44 years after Bill 101, Quebec’s language law remains controversial

A stop sign in Quebec with the English word taped over. (Photo by Caribb/Flickr Creative Commons)

One year after the separatist Parti Quebecois government won Quebec’s 1976 election, they passed Bill 101—better known as the Charter of the French Language—which cemented French as Quebec’s only official language and restricted the use of English in private businesses and public schools. A mass exodus of Jews from the province ensued, with as many as 40,000 Jewish Quebeckers leaving the province for good.

Robert Libman was a teenager then, but ended up staying in Quebec. In 1988, after graduating with a degree in architecture from McGill, he entered politics as the founder of the Equality Party, pushing for anglophone rights. Along with a few other party members, Libman won his seat in Quebec’s National Assembly in 1989.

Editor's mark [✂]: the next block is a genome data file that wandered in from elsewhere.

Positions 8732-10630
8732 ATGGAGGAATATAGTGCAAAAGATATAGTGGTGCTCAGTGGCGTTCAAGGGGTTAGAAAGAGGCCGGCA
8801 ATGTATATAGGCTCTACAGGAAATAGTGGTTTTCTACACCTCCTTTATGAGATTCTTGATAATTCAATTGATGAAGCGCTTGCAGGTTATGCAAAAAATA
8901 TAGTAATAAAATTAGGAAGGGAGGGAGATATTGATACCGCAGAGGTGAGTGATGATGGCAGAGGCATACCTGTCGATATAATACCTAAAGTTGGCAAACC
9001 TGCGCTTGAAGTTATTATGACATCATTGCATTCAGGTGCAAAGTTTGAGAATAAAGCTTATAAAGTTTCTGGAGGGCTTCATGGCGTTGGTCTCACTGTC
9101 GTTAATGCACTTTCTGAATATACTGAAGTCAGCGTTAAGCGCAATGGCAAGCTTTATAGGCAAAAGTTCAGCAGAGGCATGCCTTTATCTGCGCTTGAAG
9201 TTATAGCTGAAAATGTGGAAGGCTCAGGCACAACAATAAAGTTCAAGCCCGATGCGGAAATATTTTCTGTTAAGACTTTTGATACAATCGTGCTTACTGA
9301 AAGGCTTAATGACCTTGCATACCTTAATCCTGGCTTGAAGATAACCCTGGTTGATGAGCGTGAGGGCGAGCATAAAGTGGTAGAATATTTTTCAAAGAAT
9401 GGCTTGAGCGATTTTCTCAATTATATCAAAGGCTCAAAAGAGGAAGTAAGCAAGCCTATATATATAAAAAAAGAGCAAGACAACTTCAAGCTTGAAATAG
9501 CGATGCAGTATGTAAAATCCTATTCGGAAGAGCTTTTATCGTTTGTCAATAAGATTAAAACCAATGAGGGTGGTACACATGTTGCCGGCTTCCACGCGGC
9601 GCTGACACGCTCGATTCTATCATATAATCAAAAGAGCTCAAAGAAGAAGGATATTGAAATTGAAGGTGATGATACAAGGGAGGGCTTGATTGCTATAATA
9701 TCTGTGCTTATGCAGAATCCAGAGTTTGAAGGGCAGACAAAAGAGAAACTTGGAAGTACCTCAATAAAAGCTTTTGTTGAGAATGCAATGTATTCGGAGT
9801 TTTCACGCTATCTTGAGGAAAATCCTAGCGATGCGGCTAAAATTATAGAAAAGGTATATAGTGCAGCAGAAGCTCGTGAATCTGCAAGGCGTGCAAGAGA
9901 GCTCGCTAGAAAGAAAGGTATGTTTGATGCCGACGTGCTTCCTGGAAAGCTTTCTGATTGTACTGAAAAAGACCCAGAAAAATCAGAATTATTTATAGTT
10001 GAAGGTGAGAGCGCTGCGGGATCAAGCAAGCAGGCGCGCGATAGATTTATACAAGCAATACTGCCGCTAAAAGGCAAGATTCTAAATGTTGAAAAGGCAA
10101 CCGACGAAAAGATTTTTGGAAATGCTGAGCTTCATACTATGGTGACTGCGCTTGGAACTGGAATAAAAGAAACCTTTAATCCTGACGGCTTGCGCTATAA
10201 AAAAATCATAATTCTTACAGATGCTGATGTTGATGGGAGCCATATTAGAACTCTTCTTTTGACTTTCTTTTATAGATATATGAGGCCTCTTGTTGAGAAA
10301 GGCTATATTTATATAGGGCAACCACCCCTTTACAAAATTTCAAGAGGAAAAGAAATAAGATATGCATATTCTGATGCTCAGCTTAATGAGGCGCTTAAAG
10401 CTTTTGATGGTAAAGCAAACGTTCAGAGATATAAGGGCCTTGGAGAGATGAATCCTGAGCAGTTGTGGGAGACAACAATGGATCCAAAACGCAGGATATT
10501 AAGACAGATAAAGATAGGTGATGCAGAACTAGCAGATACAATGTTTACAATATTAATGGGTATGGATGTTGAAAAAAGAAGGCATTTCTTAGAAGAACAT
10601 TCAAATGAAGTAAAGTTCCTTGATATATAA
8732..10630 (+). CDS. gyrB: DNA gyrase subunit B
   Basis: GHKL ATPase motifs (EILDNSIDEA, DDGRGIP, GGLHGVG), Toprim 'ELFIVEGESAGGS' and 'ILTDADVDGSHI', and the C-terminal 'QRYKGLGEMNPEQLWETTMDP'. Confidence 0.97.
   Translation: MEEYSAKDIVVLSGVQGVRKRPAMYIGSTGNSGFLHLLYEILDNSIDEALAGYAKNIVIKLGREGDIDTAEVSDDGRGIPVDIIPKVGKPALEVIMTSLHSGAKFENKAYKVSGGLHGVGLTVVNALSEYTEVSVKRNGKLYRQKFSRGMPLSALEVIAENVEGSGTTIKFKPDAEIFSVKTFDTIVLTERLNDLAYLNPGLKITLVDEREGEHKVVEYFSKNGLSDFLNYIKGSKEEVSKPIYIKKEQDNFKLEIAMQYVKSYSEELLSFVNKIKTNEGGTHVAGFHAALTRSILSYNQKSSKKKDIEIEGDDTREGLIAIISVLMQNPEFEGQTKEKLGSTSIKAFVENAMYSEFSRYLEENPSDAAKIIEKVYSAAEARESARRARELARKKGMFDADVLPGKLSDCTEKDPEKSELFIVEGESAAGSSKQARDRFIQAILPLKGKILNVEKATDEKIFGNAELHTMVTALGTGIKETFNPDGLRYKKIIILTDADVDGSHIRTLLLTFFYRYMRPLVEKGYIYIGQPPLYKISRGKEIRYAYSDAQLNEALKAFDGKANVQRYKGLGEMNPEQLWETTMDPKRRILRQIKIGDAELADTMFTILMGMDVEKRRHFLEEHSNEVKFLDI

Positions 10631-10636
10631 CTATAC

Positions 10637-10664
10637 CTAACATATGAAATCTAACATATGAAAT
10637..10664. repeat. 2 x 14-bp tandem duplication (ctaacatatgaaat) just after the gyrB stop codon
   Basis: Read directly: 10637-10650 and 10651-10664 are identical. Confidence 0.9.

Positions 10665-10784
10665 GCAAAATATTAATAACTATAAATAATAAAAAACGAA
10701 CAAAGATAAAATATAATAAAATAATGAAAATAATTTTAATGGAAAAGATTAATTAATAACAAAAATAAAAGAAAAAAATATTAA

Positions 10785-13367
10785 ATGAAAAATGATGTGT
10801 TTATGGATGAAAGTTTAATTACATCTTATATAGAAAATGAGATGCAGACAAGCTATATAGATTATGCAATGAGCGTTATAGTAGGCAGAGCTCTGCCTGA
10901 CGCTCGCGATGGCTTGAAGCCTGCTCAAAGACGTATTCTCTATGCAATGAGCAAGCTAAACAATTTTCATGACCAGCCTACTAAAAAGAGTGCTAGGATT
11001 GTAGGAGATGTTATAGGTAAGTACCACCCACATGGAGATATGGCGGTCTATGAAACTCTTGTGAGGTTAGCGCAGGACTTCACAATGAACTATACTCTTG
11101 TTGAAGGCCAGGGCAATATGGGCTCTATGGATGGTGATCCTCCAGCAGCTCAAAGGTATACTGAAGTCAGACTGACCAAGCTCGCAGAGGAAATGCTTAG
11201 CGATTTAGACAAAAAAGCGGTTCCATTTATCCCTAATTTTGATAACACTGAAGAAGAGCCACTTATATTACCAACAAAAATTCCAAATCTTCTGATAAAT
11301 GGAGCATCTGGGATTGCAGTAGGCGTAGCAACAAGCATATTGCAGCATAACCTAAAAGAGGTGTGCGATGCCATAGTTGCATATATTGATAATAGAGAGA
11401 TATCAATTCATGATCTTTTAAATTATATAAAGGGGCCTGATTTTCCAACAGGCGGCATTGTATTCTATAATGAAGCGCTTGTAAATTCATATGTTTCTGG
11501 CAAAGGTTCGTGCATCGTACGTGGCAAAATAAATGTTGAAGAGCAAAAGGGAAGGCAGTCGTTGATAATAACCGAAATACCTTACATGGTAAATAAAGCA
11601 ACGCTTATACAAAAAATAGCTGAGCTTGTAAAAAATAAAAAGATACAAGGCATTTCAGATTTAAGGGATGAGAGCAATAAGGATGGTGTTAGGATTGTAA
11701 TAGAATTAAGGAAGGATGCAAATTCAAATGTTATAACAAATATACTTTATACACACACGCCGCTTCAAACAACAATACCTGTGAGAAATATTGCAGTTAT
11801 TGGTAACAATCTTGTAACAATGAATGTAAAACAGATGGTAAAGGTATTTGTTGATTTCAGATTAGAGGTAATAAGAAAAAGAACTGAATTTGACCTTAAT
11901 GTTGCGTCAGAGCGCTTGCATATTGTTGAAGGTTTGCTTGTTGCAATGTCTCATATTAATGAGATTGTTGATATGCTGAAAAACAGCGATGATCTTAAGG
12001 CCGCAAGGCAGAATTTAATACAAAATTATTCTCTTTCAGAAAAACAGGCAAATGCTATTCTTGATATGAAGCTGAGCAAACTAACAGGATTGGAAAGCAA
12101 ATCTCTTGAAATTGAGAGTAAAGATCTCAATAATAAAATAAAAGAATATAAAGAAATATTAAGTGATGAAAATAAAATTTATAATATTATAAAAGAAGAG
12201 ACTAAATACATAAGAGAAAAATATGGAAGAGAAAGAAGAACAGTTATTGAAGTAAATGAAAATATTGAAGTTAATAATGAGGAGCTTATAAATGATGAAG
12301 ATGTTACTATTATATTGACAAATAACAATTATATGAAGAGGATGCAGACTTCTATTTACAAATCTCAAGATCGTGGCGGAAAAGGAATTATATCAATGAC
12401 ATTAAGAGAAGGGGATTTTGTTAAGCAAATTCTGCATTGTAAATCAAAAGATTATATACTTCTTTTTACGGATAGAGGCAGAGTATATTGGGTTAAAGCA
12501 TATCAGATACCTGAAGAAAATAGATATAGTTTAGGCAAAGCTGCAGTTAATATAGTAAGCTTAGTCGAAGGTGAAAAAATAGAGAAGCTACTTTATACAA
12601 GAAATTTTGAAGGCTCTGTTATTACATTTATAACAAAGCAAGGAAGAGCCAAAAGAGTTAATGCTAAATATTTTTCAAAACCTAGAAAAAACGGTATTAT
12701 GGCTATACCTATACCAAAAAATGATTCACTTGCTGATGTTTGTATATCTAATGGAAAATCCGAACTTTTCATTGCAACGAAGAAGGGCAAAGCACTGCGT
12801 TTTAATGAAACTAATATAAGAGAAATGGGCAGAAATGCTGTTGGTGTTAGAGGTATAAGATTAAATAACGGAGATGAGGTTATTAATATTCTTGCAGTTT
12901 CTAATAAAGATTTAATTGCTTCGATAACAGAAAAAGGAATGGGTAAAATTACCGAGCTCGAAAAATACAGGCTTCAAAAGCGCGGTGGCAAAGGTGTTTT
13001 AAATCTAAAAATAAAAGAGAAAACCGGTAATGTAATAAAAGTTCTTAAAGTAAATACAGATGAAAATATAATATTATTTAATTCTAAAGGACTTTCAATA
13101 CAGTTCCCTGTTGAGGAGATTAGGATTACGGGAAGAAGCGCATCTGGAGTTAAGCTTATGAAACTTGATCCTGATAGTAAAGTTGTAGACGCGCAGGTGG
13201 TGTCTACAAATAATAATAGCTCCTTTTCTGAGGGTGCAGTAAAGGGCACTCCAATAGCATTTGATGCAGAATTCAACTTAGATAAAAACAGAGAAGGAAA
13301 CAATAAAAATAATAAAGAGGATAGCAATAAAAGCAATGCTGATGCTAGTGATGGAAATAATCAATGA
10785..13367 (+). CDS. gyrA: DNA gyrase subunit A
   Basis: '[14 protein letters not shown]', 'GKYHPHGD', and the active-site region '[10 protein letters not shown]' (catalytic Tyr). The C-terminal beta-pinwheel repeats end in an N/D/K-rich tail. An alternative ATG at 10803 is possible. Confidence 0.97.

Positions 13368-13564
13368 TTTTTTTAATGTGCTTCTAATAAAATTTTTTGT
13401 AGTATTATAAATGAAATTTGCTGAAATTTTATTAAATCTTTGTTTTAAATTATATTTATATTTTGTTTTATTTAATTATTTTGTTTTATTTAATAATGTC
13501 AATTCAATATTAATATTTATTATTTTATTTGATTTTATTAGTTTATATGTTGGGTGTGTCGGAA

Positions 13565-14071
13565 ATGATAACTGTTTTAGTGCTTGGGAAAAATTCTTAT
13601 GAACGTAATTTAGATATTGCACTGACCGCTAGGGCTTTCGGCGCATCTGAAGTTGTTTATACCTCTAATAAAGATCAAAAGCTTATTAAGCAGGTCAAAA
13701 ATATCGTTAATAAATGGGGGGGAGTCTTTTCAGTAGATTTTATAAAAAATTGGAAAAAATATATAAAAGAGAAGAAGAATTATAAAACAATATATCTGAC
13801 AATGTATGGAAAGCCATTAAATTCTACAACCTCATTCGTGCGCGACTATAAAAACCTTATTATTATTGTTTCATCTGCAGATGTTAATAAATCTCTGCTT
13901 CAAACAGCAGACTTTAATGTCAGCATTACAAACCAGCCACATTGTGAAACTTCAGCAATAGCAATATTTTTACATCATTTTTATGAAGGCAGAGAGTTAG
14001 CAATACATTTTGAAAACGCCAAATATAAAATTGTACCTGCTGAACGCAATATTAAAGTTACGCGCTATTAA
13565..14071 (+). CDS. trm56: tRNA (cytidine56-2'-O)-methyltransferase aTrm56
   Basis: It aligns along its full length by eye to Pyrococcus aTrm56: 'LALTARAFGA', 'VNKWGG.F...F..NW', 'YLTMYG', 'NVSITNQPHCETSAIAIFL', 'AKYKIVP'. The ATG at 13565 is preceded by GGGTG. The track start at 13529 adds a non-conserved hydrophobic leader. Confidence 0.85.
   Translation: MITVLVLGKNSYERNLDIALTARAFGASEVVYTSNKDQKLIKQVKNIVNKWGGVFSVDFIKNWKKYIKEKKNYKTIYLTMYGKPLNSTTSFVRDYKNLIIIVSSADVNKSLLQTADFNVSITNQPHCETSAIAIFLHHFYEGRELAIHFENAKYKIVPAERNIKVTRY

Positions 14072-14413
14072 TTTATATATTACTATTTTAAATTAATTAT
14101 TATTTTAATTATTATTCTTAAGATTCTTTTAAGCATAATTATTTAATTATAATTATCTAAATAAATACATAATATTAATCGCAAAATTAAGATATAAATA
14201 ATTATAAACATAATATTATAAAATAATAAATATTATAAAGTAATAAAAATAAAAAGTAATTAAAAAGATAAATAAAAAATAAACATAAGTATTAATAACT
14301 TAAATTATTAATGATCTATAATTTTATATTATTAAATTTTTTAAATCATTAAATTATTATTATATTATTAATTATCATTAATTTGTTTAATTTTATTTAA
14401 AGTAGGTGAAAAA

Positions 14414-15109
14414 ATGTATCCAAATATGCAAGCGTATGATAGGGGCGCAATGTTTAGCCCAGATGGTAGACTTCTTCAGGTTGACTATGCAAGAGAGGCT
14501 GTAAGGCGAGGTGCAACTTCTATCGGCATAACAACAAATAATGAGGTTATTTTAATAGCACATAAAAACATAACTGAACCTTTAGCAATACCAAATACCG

Now 60, Libman is a columnist for the Montreal Gazette, and joins The CJN Daily podcast to reflect on the 44th anniversary of the bill’s passing, and why he’s rallying against the “troubling” proposed new Bill 96 amendments that he says should concern everyone.

Listen and subscribe above.

What we talked about:

  • Read Libman’s column, “This summer is no time for Quebec anglos to relax,” at montrealgazette.com
  • Listen to the episode of Bonjour Chai about Jews and Quebec nationalism at thecjn.ca

The CJN Daily is written and hosted by Ellin Bessner (@ebessner on Twitter). Victoria Redden is the producer. Michael Fraiman is the executive producer. Our theme music is by Dov Beck-Levine. Our title sponsor is Metropia. We’re a member of The CJN Podcast Network; find more great Jewish podcasts at thecjn.ca.